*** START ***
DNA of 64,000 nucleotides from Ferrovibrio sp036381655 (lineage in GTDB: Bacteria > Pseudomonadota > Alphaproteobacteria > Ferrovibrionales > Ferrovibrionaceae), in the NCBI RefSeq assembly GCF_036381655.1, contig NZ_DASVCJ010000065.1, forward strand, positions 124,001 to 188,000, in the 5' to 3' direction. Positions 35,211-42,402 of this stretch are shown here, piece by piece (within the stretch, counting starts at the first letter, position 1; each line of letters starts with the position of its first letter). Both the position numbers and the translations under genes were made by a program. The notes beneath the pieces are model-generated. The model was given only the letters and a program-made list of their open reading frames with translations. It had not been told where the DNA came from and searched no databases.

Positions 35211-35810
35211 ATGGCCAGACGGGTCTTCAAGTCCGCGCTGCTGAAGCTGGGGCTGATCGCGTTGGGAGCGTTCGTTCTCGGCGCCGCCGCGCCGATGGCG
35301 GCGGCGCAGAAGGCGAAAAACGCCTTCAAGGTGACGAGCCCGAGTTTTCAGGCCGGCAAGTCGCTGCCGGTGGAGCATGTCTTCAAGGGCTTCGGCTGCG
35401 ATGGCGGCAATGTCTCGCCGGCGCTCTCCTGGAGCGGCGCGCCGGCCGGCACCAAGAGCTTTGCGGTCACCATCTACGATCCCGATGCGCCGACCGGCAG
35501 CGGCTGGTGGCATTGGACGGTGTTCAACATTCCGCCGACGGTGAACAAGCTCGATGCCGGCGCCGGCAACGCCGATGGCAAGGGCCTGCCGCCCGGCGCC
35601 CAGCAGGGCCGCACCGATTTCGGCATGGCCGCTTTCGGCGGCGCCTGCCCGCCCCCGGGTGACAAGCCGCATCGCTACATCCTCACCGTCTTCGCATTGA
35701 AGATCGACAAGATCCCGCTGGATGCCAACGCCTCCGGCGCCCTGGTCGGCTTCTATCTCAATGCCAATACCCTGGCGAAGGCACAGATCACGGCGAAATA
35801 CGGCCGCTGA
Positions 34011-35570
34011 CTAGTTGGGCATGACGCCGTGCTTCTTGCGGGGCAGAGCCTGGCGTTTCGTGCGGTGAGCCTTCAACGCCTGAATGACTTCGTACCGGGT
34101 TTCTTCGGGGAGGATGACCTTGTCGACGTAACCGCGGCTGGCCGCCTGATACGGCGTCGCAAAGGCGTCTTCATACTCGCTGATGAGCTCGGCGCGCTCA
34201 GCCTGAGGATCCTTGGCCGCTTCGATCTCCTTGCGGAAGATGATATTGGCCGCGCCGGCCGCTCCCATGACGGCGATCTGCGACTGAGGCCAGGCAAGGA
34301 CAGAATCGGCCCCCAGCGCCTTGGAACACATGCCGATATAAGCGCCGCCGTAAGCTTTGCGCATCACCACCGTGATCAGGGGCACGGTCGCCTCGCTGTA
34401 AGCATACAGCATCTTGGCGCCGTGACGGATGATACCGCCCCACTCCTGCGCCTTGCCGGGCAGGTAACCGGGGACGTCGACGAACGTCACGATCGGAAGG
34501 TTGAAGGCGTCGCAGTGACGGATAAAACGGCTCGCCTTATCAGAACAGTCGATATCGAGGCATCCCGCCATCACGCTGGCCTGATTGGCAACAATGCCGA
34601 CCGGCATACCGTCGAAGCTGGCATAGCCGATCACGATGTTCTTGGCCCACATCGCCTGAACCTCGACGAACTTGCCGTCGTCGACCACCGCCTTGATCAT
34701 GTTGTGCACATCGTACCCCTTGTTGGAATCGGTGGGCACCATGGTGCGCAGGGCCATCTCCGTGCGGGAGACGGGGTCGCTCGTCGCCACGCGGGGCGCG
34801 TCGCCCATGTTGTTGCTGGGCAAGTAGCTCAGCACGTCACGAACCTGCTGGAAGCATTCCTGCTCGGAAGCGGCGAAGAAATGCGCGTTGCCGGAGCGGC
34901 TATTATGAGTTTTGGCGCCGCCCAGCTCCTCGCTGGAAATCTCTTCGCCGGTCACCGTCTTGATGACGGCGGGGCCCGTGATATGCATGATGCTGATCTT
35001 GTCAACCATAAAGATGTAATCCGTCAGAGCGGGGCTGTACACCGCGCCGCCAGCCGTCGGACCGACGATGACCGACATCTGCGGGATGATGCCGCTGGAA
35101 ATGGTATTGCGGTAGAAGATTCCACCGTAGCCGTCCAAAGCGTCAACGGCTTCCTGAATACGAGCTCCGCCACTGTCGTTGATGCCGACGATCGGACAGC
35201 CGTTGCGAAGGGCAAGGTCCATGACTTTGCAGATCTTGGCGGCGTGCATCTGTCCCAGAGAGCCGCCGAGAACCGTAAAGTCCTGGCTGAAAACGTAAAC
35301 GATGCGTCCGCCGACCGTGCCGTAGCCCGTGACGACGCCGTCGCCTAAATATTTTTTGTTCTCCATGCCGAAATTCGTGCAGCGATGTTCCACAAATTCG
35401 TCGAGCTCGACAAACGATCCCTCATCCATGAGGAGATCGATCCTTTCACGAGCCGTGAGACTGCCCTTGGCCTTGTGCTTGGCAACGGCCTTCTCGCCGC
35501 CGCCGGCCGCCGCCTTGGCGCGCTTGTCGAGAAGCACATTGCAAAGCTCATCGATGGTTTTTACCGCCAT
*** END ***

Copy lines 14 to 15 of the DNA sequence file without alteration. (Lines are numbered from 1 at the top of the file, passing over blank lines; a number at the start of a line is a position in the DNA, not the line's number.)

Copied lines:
34301 CAGAATCGGCCCCCAGCGCCTTGGAACACATGCCGATATAAGCGCCGCCGTAAGCTTTGCGCATCACCACCGTGATCAGGGGCACGGTCGCCTCGCTGTA
34401 AGCATACAGCATCTTGGCGCCGTGACGGATGATACCGCCCCACTCCTGCGCCTTGCCGGGCAGGTAACCGGGGACGTCGACGAACGTCACGATCGGAAGG